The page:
How hardcore do I need this computer to be? Advice would be awesome.

Discussion in 'Mac Pro' started by Alicepire, Mar 5, 2009.

  1. Alicepire macrumors newbie

    Joined:
    Jan 15, 2008
    #1
    Hey guys,
    I'm trying to work out what sort of computer my cousin needs, but I don't actually use any of these graphics programs, so I don't know how hardcore this computer needs to be. They don't have a bunch of cash, so I don't want to go too far overboard, but I want it to be able to keep up and have a bit of grunt to spare so when the programs get more hardcore next year.
    He needs to be able to run 3D Studio Max and a bunch of other large apps, often all at the same time. He's an interior designer and his partner is an architect, so they need to be able to run programs that have stuff to do with that.
    So what say you friendly folk?
    Thanks for the help, in advance.
    -Alice
     
  2. edesignuk Moderator emeritus

    edesignuk

    Joined:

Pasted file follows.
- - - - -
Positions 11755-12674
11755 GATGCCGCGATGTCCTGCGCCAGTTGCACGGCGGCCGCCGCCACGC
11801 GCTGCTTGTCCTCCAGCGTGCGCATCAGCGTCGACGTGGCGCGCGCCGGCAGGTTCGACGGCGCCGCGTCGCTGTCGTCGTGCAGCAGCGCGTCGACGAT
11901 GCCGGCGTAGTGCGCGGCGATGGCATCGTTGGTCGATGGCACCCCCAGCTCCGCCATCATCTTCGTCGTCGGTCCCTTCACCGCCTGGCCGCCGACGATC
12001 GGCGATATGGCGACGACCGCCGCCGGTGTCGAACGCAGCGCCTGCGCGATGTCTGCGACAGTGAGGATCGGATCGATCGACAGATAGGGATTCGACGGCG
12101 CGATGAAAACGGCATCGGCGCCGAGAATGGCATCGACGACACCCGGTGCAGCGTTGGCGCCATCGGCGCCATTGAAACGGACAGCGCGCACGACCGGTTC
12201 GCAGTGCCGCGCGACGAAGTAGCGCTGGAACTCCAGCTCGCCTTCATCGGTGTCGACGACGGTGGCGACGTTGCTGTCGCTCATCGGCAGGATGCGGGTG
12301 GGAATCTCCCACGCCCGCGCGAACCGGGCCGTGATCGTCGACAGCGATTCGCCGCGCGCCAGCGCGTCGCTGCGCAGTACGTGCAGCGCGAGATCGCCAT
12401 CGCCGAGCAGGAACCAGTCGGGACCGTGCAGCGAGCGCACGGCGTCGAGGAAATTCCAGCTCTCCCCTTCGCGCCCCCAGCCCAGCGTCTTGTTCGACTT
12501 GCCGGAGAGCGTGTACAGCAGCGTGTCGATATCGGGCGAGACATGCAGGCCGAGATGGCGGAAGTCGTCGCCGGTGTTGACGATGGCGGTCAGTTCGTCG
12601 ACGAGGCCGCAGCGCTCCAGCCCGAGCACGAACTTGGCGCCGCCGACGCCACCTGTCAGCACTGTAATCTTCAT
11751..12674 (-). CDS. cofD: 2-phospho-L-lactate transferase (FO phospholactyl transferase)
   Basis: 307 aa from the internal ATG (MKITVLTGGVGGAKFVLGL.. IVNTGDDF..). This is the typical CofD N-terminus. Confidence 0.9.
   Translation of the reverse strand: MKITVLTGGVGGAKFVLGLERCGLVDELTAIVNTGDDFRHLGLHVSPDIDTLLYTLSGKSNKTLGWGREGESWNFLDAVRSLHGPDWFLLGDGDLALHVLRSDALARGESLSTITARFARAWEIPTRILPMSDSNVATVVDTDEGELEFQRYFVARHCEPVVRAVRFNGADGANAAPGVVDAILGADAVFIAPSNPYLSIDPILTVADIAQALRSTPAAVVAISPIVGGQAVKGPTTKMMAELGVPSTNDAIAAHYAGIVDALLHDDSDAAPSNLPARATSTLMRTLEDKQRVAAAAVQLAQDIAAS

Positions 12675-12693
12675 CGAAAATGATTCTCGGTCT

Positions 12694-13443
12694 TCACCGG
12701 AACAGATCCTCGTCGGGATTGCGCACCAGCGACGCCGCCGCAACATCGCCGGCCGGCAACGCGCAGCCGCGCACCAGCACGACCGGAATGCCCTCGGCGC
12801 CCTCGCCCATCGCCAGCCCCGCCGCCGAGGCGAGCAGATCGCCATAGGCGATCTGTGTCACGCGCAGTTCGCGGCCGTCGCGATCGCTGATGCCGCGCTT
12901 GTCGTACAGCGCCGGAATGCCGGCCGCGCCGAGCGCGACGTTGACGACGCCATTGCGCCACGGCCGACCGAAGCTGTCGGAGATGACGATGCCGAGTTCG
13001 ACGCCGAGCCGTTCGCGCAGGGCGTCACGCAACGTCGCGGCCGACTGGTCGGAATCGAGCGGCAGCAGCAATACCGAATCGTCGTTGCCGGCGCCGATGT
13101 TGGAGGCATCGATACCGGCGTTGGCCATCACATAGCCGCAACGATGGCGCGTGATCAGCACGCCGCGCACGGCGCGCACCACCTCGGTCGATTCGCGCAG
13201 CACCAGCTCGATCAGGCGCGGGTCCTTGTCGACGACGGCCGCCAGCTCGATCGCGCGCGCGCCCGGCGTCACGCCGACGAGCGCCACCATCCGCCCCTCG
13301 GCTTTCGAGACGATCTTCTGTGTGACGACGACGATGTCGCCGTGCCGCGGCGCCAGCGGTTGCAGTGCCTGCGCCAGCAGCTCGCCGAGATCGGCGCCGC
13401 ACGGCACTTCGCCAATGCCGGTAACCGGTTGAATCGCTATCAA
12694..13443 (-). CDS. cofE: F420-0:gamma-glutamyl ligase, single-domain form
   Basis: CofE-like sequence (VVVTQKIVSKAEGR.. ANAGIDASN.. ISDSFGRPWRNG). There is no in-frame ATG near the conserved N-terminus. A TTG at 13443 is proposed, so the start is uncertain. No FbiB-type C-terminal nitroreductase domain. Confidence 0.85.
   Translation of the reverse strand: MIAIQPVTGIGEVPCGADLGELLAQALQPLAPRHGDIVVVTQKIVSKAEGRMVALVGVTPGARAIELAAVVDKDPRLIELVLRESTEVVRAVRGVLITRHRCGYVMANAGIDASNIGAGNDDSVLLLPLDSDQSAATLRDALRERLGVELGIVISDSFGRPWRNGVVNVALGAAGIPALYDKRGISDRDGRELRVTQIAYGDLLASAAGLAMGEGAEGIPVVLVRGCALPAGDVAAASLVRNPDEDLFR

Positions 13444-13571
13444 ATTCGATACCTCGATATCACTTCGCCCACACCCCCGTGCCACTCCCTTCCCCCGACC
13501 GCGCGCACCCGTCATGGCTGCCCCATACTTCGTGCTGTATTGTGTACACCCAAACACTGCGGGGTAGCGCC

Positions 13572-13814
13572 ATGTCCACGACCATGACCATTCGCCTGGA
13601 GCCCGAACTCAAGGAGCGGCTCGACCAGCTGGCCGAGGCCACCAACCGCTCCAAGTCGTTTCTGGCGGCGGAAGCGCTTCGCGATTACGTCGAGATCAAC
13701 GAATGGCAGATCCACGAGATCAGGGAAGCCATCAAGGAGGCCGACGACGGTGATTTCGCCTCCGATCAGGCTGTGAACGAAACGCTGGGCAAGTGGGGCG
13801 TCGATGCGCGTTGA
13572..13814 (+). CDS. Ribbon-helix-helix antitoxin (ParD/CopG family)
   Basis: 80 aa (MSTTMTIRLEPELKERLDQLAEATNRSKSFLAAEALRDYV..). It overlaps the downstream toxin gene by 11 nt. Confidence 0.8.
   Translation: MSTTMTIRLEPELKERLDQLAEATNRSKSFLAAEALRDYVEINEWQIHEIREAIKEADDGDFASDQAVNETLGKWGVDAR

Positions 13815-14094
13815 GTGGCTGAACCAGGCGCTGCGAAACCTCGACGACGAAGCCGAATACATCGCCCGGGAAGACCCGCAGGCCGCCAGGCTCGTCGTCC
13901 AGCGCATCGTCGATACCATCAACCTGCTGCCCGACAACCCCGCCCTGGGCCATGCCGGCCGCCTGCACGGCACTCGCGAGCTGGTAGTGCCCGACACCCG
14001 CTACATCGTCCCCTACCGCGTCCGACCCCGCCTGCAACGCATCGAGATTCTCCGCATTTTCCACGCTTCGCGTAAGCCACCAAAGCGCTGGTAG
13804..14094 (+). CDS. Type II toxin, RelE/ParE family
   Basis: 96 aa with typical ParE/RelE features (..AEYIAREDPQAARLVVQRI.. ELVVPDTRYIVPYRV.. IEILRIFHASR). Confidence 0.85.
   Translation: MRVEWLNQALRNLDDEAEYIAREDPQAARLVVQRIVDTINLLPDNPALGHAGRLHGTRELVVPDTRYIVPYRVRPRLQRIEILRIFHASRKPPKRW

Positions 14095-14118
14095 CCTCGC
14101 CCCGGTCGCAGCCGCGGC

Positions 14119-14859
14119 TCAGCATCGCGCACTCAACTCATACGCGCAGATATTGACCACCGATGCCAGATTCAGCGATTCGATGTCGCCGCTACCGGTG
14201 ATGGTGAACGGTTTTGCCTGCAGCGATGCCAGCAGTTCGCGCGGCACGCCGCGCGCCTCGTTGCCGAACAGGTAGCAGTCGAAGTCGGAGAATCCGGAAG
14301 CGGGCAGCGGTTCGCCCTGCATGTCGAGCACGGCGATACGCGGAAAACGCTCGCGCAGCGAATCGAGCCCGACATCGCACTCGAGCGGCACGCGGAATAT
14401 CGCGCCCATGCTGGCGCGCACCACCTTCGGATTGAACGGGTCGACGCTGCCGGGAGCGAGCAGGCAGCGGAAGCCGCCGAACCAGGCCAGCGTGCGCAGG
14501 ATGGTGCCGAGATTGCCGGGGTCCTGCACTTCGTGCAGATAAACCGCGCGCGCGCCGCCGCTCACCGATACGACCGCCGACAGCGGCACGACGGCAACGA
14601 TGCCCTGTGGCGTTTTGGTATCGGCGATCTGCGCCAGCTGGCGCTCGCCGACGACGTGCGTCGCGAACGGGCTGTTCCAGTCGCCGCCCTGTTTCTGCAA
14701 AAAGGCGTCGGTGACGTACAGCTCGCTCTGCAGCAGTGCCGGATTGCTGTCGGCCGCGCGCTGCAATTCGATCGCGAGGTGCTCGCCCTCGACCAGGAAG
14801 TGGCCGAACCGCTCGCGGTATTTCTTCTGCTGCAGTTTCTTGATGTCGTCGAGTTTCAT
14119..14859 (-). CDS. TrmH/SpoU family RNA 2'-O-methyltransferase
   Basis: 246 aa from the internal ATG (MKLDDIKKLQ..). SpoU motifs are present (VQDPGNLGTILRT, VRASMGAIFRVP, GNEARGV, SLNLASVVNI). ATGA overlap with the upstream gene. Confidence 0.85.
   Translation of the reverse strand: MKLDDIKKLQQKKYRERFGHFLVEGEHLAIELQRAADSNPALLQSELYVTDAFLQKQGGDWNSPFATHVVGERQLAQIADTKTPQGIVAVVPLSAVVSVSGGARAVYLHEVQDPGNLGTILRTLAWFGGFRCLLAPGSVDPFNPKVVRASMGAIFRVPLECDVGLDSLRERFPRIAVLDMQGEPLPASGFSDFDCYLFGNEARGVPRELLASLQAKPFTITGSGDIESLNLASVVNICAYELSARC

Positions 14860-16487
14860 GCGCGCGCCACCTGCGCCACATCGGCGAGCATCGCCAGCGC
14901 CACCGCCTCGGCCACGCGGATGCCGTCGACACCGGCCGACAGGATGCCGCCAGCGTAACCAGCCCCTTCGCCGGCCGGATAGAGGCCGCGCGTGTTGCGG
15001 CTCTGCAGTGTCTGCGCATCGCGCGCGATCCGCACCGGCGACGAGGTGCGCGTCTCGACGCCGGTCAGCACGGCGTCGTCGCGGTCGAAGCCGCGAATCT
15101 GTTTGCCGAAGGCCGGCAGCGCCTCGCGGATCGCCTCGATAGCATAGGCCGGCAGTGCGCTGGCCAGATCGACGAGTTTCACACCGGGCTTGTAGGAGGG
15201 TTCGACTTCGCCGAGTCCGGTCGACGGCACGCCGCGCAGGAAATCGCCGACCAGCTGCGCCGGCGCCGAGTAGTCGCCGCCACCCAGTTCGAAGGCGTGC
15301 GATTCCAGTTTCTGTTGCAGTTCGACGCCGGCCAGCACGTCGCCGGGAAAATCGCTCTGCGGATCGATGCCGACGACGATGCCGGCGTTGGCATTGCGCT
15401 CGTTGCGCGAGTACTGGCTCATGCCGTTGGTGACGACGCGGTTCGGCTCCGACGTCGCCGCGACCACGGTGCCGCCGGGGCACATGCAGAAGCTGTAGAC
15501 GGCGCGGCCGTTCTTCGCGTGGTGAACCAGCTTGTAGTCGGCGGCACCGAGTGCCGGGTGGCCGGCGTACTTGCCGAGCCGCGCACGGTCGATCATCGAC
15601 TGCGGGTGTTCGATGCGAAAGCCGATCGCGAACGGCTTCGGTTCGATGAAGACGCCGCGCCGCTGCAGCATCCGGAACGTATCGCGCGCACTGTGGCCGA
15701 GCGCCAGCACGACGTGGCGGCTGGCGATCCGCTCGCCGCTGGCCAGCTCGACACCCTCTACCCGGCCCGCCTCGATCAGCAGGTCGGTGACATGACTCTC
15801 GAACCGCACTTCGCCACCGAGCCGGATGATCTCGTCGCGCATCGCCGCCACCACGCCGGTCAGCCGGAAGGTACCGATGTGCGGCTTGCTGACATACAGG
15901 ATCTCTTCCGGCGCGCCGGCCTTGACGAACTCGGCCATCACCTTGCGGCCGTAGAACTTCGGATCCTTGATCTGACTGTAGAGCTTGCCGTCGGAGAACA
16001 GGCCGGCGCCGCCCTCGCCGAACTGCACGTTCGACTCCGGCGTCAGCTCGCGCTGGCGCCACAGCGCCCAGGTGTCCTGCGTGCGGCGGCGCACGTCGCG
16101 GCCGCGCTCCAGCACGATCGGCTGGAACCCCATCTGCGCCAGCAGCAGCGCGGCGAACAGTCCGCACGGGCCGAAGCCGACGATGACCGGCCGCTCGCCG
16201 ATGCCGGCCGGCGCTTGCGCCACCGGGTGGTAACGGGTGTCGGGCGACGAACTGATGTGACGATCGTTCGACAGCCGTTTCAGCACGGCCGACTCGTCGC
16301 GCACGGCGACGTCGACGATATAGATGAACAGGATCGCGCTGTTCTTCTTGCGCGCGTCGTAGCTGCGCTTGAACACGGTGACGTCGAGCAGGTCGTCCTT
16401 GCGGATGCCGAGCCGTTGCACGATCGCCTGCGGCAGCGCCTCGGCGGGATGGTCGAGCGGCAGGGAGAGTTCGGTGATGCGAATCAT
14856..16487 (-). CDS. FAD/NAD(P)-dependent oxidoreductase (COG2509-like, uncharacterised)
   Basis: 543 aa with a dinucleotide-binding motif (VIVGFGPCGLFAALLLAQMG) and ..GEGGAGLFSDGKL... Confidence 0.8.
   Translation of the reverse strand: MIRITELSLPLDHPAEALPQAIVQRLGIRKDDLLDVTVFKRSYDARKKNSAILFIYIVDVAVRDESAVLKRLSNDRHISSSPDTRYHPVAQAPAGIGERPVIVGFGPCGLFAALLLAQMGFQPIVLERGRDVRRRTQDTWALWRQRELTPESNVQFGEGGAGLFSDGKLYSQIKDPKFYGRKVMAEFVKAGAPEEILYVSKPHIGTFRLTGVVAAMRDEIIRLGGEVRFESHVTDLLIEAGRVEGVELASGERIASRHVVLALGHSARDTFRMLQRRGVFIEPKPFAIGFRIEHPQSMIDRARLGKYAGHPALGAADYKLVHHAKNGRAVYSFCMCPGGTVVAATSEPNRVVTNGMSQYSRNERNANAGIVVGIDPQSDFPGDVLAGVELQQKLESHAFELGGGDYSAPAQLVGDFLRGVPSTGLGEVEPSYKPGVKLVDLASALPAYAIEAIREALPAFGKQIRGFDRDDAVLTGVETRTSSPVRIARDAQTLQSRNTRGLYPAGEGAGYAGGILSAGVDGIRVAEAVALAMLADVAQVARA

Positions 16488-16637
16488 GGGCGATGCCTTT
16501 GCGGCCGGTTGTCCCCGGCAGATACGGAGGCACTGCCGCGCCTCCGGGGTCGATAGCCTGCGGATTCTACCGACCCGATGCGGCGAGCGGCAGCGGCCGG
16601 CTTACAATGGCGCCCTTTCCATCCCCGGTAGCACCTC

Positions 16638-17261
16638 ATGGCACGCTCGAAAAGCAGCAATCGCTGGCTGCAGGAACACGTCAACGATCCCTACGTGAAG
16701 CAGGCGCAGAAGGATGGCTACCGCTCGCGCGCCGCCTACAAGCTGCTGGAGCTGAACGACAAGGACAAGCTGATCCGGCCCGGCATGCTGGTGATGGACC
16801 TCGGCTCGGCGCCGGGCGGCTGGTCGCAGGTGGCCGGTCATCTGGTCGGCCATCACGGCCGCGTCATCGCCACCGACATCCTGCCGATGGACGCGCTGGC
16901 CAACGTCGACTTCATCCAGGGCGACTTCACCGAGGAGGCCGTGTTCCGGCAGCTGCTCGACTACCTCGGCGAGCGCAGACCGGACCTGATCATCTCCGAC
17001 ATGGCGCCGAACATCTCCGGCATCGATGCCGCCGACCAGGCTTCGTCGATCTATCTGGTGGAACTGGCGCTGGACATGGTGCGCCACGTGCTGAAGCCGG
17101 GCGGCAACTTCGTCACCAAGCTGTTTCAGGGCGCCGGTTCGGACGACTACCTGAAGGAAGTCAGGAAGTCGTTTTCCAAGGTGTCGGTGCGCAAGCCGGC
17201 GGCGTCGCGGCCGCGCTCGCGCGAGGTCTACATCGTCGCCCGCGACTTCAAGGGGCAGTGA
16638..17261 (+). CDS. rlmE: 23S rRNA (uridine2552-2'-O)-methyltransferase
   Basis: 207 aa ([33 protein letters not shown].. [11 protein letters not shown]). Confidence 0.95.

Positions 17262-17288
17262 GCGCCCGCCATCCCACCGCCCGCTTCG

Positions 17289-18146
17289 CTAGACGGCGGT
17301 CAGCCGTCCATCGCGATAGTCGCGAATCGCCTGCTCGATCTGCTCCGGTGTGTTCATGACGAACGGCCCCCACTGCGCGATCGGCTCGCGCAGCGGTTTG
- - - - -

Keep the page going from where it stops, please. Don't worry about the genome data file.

Mar 25, 2002
    Location:
    London, England
    #2
    3D Studio Max is for Windows only, I'm no expert but most CAD apps also seem to be mainly Windows based. There doesn't seem much point in buying a Mac Pro just to run Windows on all day.
     
  3. Umbongo macrumors 601

    Umbongo

    Joined:
    Sep 14, 2006
    Location:
    England
    #3
    Are they looking for a Mac or do you just want hardware advice?
     
  4. Alicepire thread starter macrumors newbie

    Joined:
    Jan 15, 2008
    #4
    They're looking for a Mac because Macs are supposed to be great for people dealing with graphics stuff and their old computer is a Mac and Macs are generally more awesome. But if a PC is a better way to go then I'll start looking into that.
    They were hoping to go out and buy it tomorrow, or next week sometime (they've just moved back to Australia and need a computer ASAP).
     
  5. edesignuk Moderator emeritus

    edesignuk

    Joined:
    Mar 25, 2002
    Location:
    London, England
    #5
    You or they need to do some research and understand their software needs.

    If more of the stuff they want to run is Windows only then buying a Mac makes no sense.
     
  6. Alicepire thread starter macrumors newbie

    Joined:
    Jan 15, 2008
    #6
    Thanks for the advice edesignuk. I'll try to get the names of some of the other programs they want to run.